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convinced everyone of the sun-centered system in the 17th century was that

Kepler was able to come up with a surprisingly simple set of mathematical

and geometrical rules for describing the planets’ motion using the sun-

centered assumption. After 900 pages of calculations and many false starts

and dead-end ideas, Kepler finally synthesized the data into the following

three laws:

Kepler’s elliptical orbit law: The planets orbit the sun in elliptical orbits

with the sun at one focus.

Kepler’s equal-area law: The line connecting a planet to the sun sweeps

out equal areas in equal amounts of time.

Kepler’s law of periods: The time required for a planet to orbit the sun,

called its period, is proportional to the long axis of the ellipse raised to

the 3/2 power. The constant of proportionality is the same for all the

planets.

Although the planets’ orbits are ellipses rather than circles, most are very

close to being circular. The earth’s orbit, for instance, is only flattened by

1.7% relative to a circle. In the special case of a planet in a circular orbit,

the two foci (plural of "focus") coincide at the center of the circle, and

Kepler’s elliptical orbit law thus says that the circle is centered on the sun.

The equal-area law implies that a planet in a circular orbit moves around

the sun with constant speed. For a circular orbit, the law of periods then

amounts to a statement that the time for one orbit is proportional to r

3/2

,

where r is the radius. If all the planets were moving in their orbits at the

same speed, then the time for one orbit would simply depend on the

circumference of the circle, so it wouldonly be proportional to r to the first

power. The more drastic dependence on r

3/2

means that the outer planets

must be moving more slowly than the inner planets.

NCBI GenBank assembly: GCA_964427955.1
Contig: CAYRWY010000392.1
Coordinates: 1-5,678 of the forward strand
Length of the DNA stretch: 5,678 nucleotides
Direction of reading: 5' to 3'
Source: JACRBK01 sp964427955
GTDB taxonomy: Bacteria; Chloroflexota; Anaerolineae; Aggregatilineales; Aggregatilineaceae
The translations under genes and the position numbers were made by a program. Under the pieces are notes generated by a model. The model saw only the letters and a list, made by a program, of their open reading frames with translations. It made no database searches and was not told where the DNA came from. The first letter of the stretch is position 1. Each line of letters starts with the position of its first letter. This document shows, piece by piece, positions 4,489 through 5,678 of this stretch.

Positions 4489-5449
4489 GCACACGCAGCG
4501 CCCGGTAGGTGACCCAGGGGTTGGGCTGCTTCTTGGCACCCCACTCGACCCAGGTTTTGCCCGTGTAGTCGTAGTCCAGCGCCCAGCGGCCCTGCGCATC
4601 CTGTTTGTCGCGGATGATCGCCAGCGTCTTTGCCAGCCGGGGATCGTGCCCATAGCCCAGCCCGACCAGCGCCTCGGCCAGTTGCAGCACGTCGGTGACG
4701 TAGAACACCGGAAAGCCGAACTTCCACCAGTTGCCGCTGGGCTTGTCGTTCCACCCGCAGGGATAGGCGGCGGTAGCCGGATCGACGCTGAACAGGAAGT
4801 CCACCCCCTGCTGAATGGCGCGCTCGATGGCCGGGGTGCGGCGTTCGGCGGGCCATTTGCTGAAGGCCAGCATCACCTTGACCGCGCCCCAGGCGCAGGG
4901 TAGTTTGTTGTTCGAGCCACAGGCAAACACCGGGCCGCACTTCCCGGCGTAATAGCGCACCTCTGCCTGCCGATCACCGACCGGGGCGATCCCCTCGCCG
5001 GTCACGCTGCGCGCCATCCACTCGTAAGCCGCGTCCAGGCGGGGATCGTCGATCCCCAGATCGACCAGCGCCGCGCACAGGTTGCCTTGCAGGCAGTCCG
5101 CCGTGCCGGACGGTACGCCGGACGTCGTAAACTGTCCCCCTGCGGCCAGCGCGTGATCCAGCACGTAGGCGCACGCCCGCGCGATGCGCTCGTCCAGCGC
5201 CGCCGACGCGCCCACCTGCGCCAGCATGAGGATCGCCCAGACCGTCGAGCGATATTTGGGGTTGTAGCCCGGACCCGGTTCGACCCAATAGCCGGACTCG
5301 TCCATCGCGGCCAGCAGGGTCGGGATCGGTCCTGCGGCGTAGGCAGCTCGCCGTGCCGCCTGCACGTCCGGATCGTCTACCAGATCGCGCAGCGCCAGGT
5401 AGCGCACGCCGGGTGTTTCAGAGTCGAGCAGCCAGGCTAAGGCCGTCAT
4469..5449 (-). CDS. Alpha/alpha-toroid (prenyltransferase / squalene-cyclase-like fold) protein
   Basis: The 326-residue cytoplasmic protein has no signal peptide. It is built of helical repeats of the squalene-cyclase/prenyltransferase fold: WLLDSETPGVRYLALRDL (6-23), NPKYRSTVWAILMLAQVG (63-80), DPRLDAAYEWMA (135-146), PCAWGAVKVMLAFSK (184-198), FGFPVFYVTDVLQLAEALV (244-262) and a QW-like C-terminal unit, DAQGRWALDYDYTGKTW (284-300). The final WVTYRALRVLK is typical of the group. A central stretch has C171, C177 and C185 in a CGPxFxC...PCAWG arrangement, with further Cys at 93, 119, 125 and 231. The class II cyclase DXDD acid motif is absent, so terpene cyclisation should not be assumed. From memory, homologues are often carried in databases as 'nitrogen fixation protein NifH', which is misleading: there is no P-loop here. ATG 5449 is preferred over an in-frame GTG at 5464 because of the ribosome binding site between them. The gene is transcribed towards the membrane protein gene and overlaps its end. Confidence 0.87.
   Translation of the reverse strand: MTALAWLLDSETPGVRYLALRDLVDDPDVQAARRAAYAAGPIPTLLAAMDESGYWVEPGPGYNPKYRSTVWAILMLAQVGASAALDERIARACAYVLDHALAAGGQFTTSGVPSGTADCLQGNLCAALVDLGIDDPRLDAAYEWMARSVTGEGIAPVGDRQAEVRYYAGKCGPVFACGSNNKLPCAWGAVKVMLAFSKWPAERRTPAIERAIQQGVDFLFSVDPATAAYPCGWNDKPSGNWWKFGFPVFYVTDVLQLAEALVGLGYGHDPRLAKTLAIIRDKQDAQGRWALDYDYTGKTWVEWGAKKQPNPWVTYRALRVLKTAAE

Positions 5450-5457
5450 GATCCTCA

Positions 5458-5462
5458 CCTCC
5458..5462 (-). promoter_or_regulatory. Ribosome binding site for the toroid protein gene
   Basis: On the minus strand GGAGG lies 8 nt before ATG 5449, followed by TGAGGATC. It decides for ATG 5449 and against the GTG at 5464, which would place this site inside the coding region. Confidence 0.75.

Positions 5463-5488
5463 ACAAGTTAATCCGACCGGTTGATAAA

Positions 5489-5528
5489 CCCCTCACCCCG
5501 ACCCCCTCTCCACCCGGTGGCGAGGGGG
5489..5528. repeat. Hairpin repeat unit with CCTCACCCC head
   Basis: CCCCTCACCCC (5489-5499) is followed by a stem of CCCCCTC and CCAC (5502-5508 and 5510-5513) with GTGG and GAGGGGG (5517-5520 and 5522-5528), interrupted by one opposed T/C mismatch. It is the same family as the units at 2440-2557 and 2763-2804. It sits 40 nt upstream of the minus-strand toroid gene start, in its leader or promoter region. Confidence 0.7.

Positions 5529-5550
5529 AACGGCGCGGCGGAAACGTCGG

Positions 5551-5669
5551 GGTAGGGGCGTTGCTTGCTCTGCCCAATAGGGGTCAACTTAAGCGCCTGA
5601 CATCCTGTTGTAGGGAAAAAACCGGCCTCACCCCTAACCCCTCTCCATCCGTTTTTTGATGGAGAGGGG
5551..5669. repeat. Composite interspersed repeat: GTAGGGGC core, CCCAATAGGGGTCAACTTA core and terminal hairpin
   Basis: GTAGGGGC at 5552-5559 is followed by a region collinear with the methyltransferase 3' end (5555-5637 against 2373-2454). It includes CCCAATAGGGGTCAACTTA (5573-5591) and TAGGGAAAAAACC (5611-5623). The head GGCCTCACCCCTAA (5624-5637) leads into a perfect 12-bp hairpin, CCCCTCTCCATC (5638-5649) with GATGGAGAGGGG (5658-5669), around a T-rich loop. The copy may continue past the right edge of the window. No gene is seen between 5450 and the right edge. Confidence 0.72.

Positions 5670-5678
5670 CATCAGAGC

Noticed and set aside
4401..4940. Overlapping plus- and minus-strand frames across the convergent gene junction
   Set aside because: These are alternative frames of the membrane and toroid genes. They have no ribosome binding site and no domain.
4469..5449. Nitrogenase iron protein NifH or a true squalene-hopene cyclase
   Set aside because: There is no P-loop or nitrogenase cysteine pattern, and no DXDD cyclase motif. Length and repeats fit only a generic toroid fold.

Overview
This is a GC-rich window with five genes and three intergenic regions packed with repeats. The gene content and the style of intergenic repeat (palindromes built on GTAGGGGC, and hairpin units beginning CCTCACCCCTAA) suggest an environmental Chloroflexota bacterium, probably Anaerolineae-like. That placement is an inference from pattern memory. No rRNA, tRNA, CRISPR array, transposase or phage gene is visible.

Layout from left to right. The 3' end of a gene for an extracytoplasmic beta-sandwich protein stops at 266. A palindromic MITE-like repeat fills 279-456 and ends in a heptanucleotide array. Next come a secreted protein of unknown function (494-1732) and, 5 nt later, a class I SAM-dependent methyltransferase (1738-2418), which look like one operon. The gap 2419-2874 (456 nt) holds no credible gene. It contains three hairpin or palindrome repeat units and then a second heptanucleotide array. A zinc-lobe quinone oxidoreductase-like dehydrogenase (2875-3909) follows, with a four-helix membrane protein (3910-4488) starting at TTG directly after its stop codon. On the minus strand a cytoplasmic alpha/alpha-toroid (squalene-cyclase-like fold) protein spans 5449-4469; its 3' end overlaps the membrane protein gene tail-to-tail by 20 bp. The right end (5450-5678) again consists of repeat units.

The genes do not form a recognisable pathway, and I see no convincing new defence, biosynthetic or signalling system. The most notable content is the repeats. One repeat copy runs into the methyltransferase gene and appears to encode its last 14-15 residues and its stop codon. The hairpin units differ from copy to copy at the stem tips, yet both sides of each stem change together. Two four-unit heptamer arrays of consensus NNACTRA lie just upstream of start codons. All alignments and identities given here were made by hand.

10.2Newton’s Law of Gravity

The sun’s force on the planets obeys an inverse square law.

Kepler’s laws were a beautifully simple explanation of what the planets

did, but they didn’t address why they moved as they did. Did the sun exert a

force that pulled a planet toward the center of its orbit, or, as suggested by

Descartes, were the planets circulating in a whirlpool of some unknown

liquid. Kepler, working in the Aristotelian tradition, hypothesized not just

an inward force exerted by the sun on the planet, but also a second force in

the direction of motion to keep the planet from slowing down. Some

speculated that the sun attracted the planets magnetically.

Once Newton had formulated his laws of motion and taught them to

some of his friends, they began trying to connect them to Kepler’s laws. It

was clear now that an inward force would be needed to bend the planets’

paths. This force was presumably an attraction between the sun and each

An ellipse is a circle that has been dis-

torted by shrinking and stretching

along perpendicular axes.

An ellipse can be constructed by tying

a string to two pins and drawing like

this with the pencil stretching the string

taut. Each pin constitutes one focus

of the ellipse.

If the time interval taken by the planet to move from P to Q is equal to the time

interval from R to S, then according to Kepler's equal-area law, the two shaded

areas are equal. The planet is moving faster during interval RS than it did during

PQ, which Newton later determined was due to the sun's gravitational force accel-

erating it. The equal-area law predicts exactly how much it will speed up.

sunP

Q

R

S

Section 10.2Newton’s Law of Gravity